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Coinbase walks back Brian Armstrong’s assertion SEC asked exchange to delist every token but Bitcoin

Coinbase walks back Brian Armstrong’s assertion SEC asked exchange to delist every token but Bitcoin
Coinbase was never ordered to halt trading, spokesperson tells DL News.
  • Armstrong reportedly said the SEC made the request before filing a lawsuit against the exchange in June.
  • Coinbase tells DL News an article in The Financial Times omitted ‘important context.’
  • SEC tells DL News it doesn’t ask firms to delist cryptocurrencies.

Coinbase CEO Brian Armstrong has never been shy about airing his views on what he once called “sketchy behaviour” by the US Securities and Exchange Commission.

But on Monday, Coinbase scrambled to walk back his latest reported bout of criticism. Armstrong said that the SEC had asked the crypto exchange to delist more than 200 tokens before it sued the company in June, according to an article in The Financial Times.

Important context

In a statement made to DL News, a Coinbase spokesman said the FT report was “an inaccurate representation of the facts.”

“The interview as published earlier today by The Financial Times omits important context regarding our conversations with the SEC,” the spokesman said.

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The FT’s press office did not immediately respond to a request for comment by DL News.

The SEC said it does not make such requests.

“SEC staff does not ask companies to delist crypto assets,” an SEC spokesperson told DL News. “In the course of an investigation, the staff may share its own view as to what conduct may raise questions for the commission under the securities laws.”

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Latest clash

This is the latest dustup in the long-running legal fight between the top crypto exchange in the US and the government’s most powerful markets regulator.

Armstrong has argued that cryptocurrencies are a unique technology and they should not be treated the same way as stocks or bonds.

SEC Chair Gary Gensler has countered that digital assets behave the same as securities and should comply with 90-year-old laws requiring digital assets to be registered with the agency.

To that end, the SEC sued Coinbase in June, alleging that it failed to register as a securities exchange and broker-dealer, and that virtually all the tokens traded on its platform should also be registered.

READ MORE: How the SEC’s showdown with Coinbase will change the crypto market for everyone

But the FT story added a twist by reporting that the SEC asked Coinbase to delist them before suing.

“They came back to us and they said… we believe every asset other than Bitcoin is a security,” Armstrong told the FT, according to its article. “And we said, well. How are you coming to that conclusion, because that is not our interpretation of the law. And they said, we’re not going to explain it to you, you need to delist every asset other than Bitcoin.”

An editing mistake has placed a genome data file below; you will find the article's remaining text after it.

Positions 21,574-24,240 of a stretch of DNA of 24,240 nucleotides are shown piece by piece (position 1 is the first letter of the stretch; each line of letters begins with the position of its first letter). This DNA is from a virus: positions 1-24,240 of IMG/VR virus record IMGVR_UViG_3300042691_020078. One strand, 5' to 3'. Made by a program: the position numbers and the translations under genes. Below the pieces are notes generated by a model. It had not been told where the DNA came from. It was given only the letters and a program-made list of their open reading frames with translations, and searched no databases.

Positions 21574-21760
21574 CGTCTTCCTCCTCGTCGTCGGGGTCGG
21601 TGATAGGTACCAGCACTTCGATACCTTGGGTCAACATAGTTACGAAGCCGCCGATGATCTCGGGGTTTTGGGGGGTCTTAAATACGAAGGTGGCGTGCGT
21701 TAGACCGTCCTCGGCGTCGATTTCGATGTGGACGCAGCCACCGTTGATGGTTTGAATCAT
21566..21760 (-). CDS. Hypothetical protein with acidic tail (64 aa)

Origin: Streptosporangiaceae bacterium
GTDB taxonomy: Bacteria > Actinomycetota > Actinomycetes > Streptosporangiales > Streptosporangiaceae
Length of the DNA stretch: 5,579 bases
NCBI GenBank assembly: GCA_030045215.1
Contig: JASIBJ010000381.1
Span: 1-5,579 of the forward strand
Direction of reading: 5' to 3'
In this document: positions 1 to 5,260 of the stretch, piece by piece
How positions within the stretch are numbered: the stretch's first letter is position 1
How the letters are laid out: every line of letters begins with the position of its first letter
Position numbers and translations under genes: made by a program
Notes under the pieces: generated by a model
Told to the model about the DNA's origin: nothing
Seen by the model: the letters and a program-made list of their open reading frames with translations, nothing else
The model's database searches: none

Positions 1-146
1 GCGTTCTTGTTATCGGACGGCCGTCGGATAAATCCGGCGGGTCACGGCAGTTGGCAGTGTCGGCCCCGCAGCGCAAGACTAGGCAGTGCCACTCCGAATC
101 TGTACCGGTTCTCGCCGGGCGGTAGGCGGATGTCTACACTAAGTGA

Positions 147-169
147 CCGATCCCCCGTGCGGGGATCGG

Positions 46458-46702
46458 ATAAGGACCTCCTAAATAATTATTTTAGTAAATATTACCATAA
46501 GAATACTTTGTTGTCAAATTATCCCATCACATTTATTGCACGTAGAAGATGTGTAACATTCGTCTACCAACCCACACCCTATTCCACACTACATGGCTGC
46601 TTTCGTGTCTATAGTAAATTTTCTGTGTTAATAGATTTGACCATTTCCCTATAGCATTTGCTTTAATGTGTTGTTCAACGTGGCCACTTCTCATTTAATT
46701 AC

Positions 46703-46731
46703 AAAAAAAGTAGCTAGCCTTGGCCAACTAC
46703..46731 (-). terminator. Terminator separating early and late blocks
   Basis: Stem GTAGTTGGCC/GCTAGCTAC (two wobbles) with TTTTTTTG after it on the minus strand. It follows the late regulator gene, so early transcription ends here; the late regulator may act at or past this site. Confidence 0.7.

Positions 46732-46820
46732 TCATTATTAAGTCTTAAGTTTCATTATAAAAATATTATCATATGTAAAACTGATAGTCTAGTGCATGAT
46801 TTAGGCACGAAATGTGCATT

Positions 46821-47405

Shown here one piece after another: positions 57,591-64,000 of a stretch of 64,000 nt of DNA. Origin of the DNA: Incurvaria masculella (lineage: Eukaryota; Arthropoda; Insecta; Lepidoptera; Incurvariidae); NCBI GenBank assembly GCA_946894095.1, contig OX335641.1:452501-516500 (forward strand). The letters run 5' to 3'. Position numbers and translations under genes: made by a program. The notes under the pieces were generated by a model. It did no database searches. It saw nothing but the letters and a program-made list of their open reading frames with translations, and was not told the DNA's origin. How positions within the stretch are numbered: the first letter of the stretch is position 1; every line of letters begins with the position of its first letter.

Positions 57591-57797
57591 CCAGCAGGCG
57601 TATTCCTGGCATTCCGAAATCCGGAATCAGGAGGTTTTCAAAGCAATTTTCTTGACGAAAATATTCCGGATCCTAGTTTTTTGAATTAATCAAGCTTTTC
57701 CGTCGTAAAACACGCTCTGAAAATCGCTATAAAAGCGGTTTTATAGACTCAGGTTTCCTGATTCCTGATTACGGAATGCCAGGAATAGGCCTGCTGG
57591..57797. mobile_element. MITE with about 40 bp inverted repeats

That didn’t happen, Coinbase told DL News.

Outspoken advocate

“Prior to litigation, the SEC did not at any point request that Coinbase delist any specific assets, which the SEC acknowledges in the same article,” a spokesman for the exchange said.

Armstrong, who co-founded Coinbase in 2012, is an outspoken advocate for the crypto industry. He has not held back in expressing his views in public about the SEC’s crackdown on digital assets. Coinbase has even petitioned a court to force the commission to propose new rules for digital assets.

Gensler, meanwhile, has urged crypto exchanges to just come in and register their platforms or tokens with the SEC the same way that traditional finance outfits do.

READ MORE: Meeting Gensler’s demands — how one crypto firm took the ‘long complicated route’ to register with the SEC

It’s unusual for a CEO to make potentially controversial public comments in the midst of an ongoing court battle. But Armstrong may feel Coinbase is winning a messaging war, as crypto celebrates a run of good news.

Ripple win

In mid-July, a judge ruled as part of a case brought by the SEC against Ripple Labs that Ripple’s XRP token was not an illegal transaction in certain trading contexts. The crypto world read the ruling as a victory, albeit a partial one.

And last week, a bipartisan majority of lawmakers in the US House of Representatives voted to move two crypto-focused bills to the next stage of the legislative process.

READ MORE: ‘Not a warm and fuzzy guy:’ Gary Gensler’s past sheds light on his firm stance on crypto

One of these bills would seek to install trading rules that Armstrong says he wants. He celebrated the vote as a win for “crypto, American innovation, and national security.”

“We continue our discussions with the commission, but believe that transparent and fair rulemaking and congressional action represent the best path forward for American crypto users and the companies building the crypto economy in the US,” the Coinbase spokesman told DL News.

Have a tip on crypto regulation? Contact the authors at joanna@dlnews.com and adam@dlnews.com.